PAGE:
Commentary: An Advancement of Learning by Seamus Heaney

In An Advancement from Learning by Seamus Heaney, he describes a retrospective childhood experience. The narrator compels himself to face a deep-seated and preposterous fear which he consequently conquers. He shares his terror and revulsion by implementing vivid and vibrant imagery presented in nine quatrains. The conquest of an irrational fear depicted in this poem is perhaps a metaphor for overcoming greater fears in life.

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As the title suggest, this poem is about An Advancement of Learning- facing and subsequently conquering sometimes strong and private fears. Heaney describes a lone stroll along a polluted, ‘oil-skinned’ river bank. The almost sombre introspective tone of the opening two stanzas rapidly changes into one of revolt and terror as a rat emerges from the river. In a moment of panic, the poet attempts to escape, only to find another on the far bank, which encouraged a deeper impact. The second rat provoked the author to question his response to and fear for these animals. He then ‘incredibly’ decides to courageously maintain his ground and face the rodent. Despite Heaney providing the reader with a vibrant image of the animal to reinforce his contempt, he almost battles the rat until he ‘stared him out’. Eventually, as if the narrator won the ongoing battle, the rat retreats into a sewage pipe. Heaney then advances his way and triumphantly crosses the bridge, as he conquered a fright which has bedevilled him since childhood.

An Advancement of Learning is written in nine quatrains consisting of short and sharp lines, which almost present the reader with a succession of flashing images. Heaney employs a loose and alternate rhyming scheme- stanzas one, three, six, eight and nine follow the pattern abcb, whereas stanzas two and four follow the abac pattern. Where the seventh stanza follows the abab pattern, Stanza five has the different but effective rhyming scheme abbc. The regularity of the rhythm in this stanza contributes to the reader’s sense of the poet’s rising self control. Heaney makes active use of enjambment and caesura to emphasise many of his emotions and sentiments. The astute use of enjambment from lines ten to sixteen increase the tempo and excitement of the poem, which in turn aid to convey the poet’s fright and aspiration to flee. Furthermore, the writer applies enjambment between one stanza and the next to allow his descriptions to flow smoothly, which appropriately reflects the fluidity of the river described. Interesting is that the verses reflect the writer’s gradual gaining of self control.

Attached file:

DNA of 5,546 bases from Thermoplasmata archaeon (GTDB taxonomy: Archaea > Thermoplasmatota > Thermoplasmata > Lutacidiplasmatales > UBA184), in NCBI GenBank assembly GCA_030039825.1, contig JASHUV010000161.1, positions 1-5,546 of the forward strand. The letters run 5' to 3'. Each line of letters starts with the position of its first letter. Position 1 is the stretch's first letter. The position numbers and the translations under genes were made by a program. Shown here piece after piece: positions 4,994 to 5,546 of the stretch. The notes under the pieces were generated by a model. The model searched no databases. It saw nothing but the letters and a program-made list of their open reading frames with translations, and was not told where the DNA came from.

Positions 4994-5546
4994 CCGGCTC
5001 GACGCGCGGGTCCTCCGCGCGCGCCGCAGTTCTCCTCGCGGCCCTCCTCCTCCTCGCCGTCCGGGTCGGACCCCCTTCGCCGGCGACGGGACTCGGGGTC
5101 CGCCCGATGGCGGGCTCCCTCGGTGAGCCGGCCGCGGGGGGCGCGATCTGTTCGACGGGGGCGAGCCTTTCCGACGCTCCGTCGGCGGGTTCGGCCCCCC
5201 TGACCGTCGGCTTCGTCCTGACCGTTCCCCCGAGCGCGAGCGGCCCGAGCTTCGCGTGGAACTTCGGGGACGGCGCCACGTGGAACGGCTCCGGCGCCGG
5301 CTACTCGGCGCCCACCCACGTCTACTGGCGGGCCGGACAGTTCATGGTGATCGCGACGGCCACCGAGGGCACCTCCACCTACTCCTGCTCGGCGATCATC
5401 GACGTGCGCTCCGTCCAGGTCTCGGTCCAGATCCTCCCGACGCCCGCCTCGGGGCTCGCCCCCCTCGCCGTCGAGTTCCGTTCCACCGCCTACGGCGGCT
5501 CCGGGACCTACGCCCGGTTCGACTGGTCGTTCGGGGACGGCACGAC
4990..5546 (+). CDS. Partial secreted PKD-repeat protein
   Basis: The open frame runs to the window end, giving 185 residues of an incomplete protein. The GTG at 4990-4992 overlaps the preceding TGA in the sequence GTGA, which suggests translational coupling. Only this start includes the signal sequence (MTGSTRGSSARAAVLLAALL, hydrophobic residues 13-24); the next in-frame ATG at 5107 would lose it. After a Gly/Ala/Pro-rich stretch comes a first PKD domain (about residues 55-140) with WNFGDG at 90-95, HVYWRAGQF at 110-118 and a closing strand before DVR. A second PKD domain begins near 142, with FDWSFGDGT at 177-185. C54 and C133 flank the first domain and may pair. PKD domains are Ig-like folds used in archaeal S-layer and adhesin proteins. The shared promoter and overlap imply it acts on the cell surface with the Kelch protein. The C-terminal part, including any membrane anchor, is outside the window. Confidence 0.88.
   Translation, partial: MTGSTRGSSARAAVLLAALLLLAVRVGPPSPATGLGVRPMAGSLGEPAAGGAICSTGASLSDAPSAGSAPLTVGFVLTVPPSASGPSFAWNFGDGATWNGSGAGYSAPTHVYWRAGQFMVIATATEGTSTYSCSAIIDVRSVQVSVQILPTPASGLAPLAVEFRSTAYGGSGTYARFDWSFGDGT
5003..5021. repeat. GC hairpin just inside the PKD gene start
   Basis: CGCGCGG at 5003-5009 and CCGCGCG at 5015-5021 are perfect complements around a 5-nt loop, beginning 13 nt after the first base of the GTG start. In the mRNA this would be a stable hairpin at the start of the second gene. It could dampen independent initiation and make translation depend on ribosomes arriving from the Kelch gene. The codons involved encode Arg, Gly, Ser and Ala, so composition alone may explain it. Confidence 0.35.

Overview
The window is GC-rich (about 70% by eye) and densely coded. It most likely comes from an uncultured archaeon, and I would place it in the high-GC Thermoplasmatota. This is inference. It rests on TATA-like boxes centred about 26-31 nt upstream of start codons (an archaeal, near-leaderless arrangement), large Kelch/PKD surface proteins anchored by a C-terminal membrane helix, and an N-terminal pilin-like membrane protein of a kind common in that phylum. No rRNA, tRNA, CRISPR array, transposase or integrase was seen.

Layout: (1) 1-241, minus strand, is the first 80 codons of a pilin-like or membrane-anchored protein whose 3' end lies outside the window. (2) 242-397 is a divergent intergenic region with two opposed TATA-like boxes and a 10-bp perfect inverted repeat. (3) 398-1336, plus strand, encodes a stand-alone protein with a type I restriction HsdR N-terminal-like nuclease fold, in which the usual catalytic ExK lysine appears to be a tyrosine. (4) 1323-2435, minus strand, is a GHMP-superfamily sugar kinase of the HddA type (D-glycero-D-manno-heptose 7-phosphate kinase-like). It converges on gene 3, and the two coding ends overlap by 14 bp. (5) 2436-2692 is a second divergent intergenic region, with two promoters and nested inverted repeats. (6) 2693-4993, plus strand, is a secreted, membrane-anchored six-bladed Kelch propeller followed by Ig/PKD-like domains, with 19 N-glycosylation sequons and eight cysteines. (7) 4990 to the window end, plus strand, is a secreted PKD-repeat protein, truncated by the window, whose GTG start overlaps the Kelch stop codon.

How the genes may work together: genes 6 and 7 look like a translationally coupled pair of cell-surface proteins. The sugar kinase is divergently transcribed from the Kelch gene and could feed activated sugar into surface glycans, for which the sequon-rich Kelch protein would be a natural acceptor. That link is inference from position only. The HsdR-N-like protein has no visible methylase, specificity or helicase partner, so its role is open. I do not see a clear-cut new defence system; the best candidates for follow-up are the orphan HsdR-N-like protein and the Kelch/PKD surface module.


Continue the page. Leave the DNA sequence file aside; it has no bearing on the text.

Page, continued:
The main entity in the poem is the bridge as it symbolises the tree stages in the writer’s conquest of fear. At the sight of the first rat, the poet initially refuses to cross the bridge. Once faced with his ‘enemy’, he establishes a ‘dreaded Bridgehead’ which in military terms means to hold a defensive position. He is fearful but determined. Finally, as the poet defeats his foe and fear, he, with a vestige of triumph, ‘walked on and crossed the bridge.’ The bridge is mentioned at these three key stages of Heaney’s experience as well as structurally in the first, central and closing stanzas to emphasise the stages of overcoming his fear gradually.

Heaney’s most striking feature in terms of style and language are unmistakably his effective use of alliteration and sibilance, as well as the appealing use of lexis. The repetition of the sharp consonant sounds s and c, especially conspicuous in the third stanza, contribute to both the sickening nature of the rat and the writer’s feelings towards it. An example of words carefully chosen to enhance and reflect the meaning of the poem is ‘Insidiously listening’, which is despite its impact, neither alliteration nor assonance. The narrator also employs extraordinary and emotive vocabulary, such as ‘slimed’ and ‘nimbling’ to describe the rats, allowing the reader to accurately experience the fear and loathing which he suffered. Remarkable about this poem is that as the writer overcomes his revolt and fright, the description of the animal becomes more forgiving. Where at the beginning the rodents were Insidious, ‘slobbered’ and ‘slimed’ around, they are, less forbiddingly, observed as animals with ‘the raindrop eye’ and ‘the old snout’ towards the end. This indicates how the writer’s fear and terror disappears with the rat into the sewage pipe, and how he now views the rodent in its proper perspective.

An Advancement of Learning successfully conveyed the writer’s feelings and emotions while conquering a lifelong phobia. The use of enjambment and caesura as well as the alternating rhyming patterns, which reflected the increasing order of the situation, all contribute to the vibrant image the reader is provided with. Furthermore, the poet employed the motif of the bridge as a foundation for the poem’s structure while adding more dimension to the text by enforcing it as a symbol of the poet’s route to overcoming his deep-rooted fears.

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